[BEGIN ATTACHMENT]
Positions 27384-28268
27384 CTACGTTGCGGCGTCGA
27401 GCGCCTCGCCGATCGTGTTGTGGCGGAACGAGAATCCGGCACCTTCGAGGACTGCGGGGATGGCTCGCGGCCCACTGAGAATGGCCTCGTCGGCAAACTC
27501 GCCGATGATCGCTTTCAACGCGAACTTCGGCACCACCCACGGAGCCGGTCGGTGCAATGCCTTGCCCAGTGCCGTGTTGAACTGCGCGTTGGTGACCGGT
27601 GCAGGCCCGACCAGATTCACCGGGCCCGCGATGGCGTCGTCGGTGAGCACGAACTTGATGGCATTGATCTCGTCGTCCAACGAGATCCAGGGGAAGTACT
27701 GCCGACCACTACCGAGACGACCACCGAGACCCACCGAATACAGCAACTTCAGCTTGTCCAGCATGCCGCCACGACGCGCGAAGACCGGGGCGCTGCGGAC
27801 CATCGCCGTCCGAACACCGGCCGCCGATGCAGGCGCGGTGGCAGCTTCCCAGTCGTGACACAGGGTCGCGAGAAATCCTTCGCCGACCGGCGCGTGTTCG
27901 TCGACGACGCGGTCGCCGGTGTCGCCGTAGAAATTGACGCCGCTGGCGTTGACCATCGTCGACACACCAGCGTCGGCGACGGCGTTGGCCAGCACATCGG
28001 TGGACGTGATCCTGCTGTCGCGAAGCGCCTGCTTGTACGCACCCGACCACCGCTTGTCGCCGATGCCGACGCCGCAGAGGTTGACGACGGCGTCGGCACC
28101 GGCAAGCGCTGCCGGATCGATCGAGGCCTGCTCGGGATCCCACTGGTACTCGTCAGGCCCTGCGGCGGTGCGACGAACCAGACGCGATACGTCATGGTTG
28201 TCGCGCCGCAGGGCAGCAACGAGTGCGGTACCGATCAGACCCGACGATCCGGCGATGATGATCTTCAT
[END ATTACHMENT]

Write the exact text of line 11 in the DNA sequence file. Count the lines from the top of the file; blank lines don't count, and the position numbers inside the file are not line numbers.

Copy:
28201 TCGCGCCGCAGGGCAGCAACGAGTGCGGTACCGATCAGACCCGACGATCCGGCGATGATGATCTTCAT